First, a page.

Lily Hope Rose forced to leave care facility after financial mix-up prevented her from affording rent

When Lily Hope Rose first moved into an assisted living facility for the deaf in Gresham three years ago, she was told it would be her home for life.

Now she is working on staying off the streets and finding a new home after she said that same facility forced her out after a financial aid mix-up.

"They didn't give me any reason why I am no longer qualified for financial support," Rose said.

In early October, Rose, 63, said she was presented with an impossible scenario. A Multnomah County Aging, Disability and Veteran Services Division case worker stationed at Avamere at Chestnut Lane Assisted Living for the Deaf and Deaf Blind, alongside facility management, allegedly told Rose that through a mistake she had lost the state-backed certification subsidizing her rent. Allegedly, Rose had two options — begin paying the $9,000 rent out of her own pocket or move out.

Rose's financial situation made staying at the facility impossible. So with the support of friends, she moved out and has begun putting together a lawsuit against Avamere at Chestnut Lane, located at 1219 N.E. Sixth St., which she said has been mistreating and abusing vulnerable community members.

"I want everyone to know what is going on at Chestnut," Rose said.

Management at Avamere said their policy is to not discuss any situations involving residents. Multnomah County also does not comment on matters involving individuals' care, though a spokesman explained that to qualify for Medicaid or Long Term Care service benefits, an individual must "meet state-certified eligibility requirements in two main areas: financial eligibility and service need."

Rose, who is deaf and has short-term memory issues, did not know the program subsidizing her rent or what specifically triggered it being taken away. She also did not know the name of her case manager, but said she never should have been disqualified from financial support.

Initially, Rose was told she had to leave by Oct. 15, but was able to extend the deadline to Nov. 1. Her fear of being forced onto the streets was avoided thanks to local friends who are supporting her through the difficult transition.

Dave and Keri Brightman met Rose through their dog walking business in Gresham. Rose connected with the young couple, who she now considers her adopted family, because of her service dog Hadley. Now the couple are keeping Rose safe and on her feet while she searches for a new living situation.

"Imagine if this was happening to your mom," Keri said. "Be careful where you put your loved ones."

Rose is on the waitlist for a Home Forward apartment, but nothing has been secured. She said she tried to work with Chestnut Lane to see if they would allow her to stay longer during her search for new housing, but they allegedly weren't interested in helping.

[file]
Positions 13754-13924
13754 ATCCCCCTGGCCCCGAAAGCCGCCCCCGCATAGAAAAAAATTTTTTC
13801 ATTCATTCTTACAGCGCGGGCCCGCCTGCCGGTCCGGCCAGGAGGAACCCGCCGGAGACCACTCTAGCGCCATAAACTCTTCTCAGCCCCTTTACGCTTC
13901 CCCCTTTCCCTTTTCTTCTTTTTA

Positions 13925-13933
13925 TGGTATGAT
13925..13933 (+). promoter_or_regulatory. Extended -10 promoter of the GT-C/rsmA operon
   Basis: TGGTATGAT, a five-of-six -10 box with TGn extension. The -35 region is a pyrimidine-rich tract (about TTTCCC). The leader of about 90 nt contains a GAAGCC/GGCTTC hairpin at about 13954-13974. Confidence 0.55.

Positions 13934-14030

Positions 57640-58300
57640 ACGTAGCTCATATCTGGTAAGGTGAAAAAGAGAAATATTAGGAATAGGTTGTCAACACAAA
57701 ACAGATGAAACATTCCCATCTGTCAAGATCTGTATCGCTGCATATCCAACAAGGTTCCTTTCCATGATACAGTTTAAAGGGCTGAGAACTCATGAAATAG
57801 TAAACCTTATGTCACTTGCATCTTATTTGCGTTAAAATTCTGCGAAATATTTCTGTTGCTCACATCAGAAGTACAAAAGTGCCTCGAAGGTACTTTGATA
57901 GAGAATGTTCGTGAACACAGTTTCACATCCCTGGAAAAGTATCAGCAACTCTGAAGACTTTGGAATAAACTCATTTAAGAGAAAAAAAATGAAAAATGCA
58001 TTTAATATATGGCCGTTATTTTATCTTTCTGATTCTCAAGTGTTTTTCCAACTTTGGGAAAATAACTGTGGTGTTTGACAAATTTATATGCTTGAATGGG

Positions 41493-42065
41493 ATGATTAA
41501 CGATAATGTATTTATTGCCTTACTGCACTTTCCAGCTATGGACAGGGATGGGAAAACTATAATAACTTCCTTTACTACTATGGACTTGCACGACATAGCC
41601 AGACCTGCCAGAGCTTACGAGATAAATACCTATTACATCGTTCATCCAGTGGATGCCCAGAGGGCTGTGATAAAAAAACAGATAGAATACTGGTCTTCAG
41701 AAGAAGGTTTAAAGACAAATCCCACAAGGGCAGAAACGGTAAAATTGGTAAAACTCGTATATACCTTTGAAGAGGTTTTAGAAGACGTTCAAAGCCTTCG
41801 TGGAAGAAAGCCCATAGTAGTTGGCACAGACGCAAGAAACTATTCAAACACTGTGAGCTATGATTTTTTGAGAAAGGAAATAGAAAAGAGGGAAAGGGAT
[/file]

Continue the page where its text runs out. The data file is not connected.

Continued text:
"Instead of working with me for a few months, they refused," Rose said.

Rose added she does not want to stay at Chestnut Lane any more, citing multiple issues during her three years as a resident. She is vegan, and throughout her time at the facility, through various management groups, she claims it was a struggle to find suitable food options. She also alleged the staff is overworked and undertrained.

Things have allegedly become much worse since the initial Oct. 15 deadline, especially with murmurs of her planned lawsuit echoing in the halls. Rose said staff have been following her and listening to her conversations. They have allegedly stopped providing meals since the 15th, instead requesting daily payments of $15 for food. Rose said she also lost access to medical support services because they no longer consider her a resident.

"The residents are supposed to be the most important thing," Rose said.

According to Rose, similar situations have happened at Chestnut Lane before. She said five residents have faced what she described as unjust evictions.

"Most didn't have the patience or time to fight back," Dave Brightman said.

The Oregon Department of Human Services has several complaints recorded against Avamere at Chestnut Lane. Since the current ownership group, Chestnut Lane Operations, LLC, took over, there have been five allegations filed with DHS since Oct. 22, 2018.

That list does not include open investigations or complaints that are being appealed by the 78-bed facility. Before the current administration, the care facility only had five cases filed with DHS since November of 2015.

Four of the complaints, from October to November in 2018, were substantiated claims of financial abuse, with residents complaining of money and checks being stolen from rooms.

The most recent incident recorded by DHS was on May 4, 2019, which substantiated a claim that Chestnut Lane had failed to provide a safe environment for a client. One of the employees was moving a resident with a lift transfer. That unnamed employee lifted a wheel during the transfer, causing it to tip and the senior falling to the ground. The resident was taken to the hospital suffering from fractures. DHS concluded the facility hadn't provided the proper training, resulting in neglect of care.

According to Multnomah County, eligibility for services, like what Rose was most likely receiving, are frequently re-assessed. Rose has the option to appeal her situation through a hearings process. But for now, she said her focus is on crafting a lawsuit against Avamere.

"This is about civil rights and disabled rights," Keri Brightman said. "We (didn't) have enough time to stop (Rose) from being kicked out, but we are going to fight on her behalf."

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